↓ Skip to main content

A methodological framework for the improved use of routine health system data to evaluate national malaria control programs: evidence from Zambia

Overview of attention for article published in Population Health Metrics, November 2014
Altmetric Badge

Mentioned by

twitter
2 tweeters

Citations

dimensions_citation
33 Dimensions

Readers on

mendeley
106 Mendeley
You are seeing a free-to-access but limited selection of the activity Altmetric has collected about this research output. Click here to find out more.
Title
A methodological framework for the improved use of routine health system data to evaluate national malaria control programs: evidence from Zambia
Published in
Population Health Metrics, November 2014
DOI 10.1186/s12963-014-0030-0
Pubmed ID
Authors

Adam Bennett, Joshua Yukich, John M Miller, Penelope Vounatsou, Busiku Hamainza, Mercy M Ingwe, Hawela B Moonga, Mulakwo Kamuliwo, Joseph Keating, Thomas A Smith, Richard W Steketee, Thomas P Eisele

Abstract

Due to challenges in laboratory confirmation, reporting completeness, timeliness, and health access, routine incidence data from health management information systems (HMIS) have rarely been used for the rigorous evaluation of malaria control program scale-up in Africa.

Twitter Demographics

The data shown below were collected from the profiles of 2 tweeters who shared this research output. Click here to find out more about how the information was compiled.

Mendeley readers

The data shown below were compiled from readership statistics for 106 Mendeley readers of this research output. Click here to see the associated Mendeley record.

Geographical breakdown

Country Count As %
United Kingdom 1 <1%
United States 1 <1%
Unknown 104 98%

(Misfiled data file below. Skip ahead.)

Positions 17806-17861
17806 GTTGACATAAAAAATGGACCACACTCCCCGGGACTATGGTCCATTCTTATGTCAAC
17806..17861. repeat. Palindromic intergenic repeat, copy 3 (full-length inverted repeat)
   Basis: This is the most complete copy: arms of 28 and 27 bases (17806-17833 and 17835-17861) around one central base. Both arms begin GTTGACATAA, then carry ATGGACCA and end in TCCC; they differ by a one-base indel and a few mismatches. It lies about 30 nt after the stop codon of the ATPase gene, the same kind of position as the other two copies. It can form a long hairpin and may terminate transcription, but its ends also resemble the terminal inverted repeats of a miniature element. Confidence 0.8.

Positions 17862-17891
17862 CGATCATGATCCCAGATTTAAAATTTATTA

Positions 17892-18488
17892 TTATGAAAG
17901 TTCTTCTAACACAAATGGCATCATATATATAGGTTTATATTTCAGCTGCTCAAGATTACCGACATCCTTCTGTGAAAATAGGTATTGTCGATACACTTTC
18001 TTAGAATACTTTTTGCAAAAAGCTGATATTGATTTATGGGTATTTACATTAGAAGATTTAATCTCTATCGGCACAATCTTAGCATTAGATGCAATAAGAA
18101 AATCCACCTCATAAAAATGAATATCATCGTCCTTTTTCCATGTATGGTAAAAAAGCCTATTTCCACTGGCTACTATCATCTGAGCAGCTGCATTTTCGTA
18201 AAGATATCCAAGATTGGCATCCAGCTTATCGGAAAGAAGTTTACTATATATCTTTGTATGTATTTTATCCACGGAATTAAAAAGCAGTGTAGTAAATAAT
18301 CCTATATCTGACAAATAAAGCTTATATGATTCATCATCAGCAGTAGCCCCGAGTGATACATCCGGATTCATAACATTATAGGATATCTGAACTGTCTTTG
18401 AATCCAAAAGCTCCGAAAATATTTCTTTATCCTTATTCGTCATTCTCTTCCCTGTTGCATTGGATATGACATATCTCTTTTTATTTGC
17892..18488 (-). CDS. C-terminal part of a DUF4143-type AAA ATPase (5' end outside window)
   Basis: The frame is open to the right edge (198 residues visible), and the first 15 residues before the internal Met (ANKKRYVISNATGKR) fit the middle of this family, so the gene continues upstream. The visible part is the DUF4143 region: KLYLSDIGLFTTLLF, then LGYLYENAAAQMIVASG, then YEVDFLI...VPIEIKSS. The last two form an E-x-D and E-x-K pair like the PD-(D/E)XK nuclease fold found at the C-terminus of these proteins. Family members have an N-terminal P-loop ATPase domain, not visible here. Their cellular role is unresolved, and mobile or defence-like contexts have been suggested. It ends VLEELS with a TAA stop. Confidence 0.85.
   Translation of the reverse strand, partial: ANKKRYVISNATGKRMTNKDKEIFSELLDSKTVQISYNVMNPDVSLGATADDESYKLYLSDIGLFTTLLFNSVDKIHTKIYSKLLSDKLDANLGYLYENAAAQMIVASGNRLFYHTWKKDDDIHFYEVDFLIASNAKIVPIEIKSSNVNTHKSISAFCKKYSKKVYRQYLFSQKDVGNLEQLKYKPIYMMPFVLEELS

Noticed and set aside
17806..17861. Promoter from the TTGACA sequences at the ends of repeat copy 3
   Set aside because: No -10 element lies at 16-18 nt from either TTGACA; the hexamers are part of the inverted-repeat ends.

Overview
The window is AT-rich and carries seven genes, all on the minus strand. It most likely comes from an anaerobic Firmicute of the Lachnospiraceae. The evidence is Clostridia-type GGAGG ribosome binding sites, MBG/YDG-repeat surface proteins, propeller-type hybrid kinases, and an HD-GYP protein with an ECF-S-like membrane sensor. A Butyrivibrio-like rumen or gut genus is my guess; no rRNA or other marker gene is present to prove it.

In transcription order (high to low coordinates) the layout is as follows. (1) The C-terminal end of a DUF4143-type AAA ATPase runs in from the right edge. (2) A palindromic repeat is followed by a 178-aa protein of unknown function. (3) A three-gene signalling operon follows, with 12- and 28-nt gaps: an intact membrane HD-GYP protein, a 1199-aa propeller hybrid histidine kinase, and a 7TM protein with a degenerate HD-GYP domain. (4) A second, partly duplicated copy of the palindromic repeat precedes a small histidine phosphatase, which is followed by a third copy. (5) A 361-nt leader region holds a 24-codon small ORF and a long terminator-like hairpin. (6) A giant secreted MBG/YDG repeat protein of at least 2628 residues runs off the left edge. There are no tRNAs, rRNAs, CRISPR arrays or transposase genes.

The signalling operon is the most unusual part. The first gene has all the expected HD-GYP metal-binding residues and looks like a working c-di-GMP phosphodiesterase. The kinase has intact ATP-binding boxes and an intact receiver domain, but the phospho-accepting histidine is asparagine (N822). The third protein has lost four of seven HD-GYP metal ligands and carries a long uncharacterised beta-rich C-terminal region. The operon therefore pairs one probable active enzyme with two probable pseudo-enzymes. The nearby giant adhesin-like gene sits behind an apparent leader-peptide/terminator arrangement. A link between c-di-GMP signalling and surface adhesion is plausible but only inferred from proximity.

Demographic breakdown

Readers by professional status Count As %
Student > Master 26 25%
Researcher 19 18%
Student > Ph. D. Student 16 15%
Student > Doctoral Student 8 8%
Student > Postgraduate 6 6%
Other 21 20%
Unknown 10 9%
Readers by discipline Count As %
Medicine and Dentistry 30 28%
Social Sciences 18 17%
Nursing and Health Professions 12 11%
Agricultural and Biological Sciences 8 8%
Computer Science 6 6%
Other 17 16%
Unknown 15 14%

Attention Score in Context

This research output has an Altmetric Attention Score of 1. This is our high-level measure of the quality and quantity of online attention that it has received. This Attention Score, as well as the ranking and number of research outputs shown below, was calculated when the research output was last mentioned on 02 December 2014.
All research outputs
#16,603,678
of 21,321,365 outputs
Outputs from Population Health Metrics
#323
of 387 outputs
Outputs of similar age
#234,817
of 346,251 outputs
Outputs of similar age from Population Health Metrics
#21
of 29 outputs
Altmetric has tracked 21,321,365 research outputs across all sources so far. This one is in the 19th percentile – i.e., 19% of other outputs scored the same or lower than it.
So far Altmetric has tracked 387 research outputs from this source. They typically receive a lot more attention than average, with a mean Attention Score of 13.2. This one is in the 12th percentile – i.e., 12% of its peers scored the same or lower than it.
Older research outputs will score higher simply because they've had more time to accumulate mentions. To account for age we can compare this Altmetric Attention Score to the 346,251 tracked outputs that were published within six weeks on either side of this one in any source. This one is in the 28th percentile – i.e., 28% of its contemporaries scored the same or lower than it.
We're also able to compare this research output to 29 others from the same source and published within six weeks on either side of this one. This one is in the 24th percentile – i.e., 24% of its contemporaries scored the same or lower than it.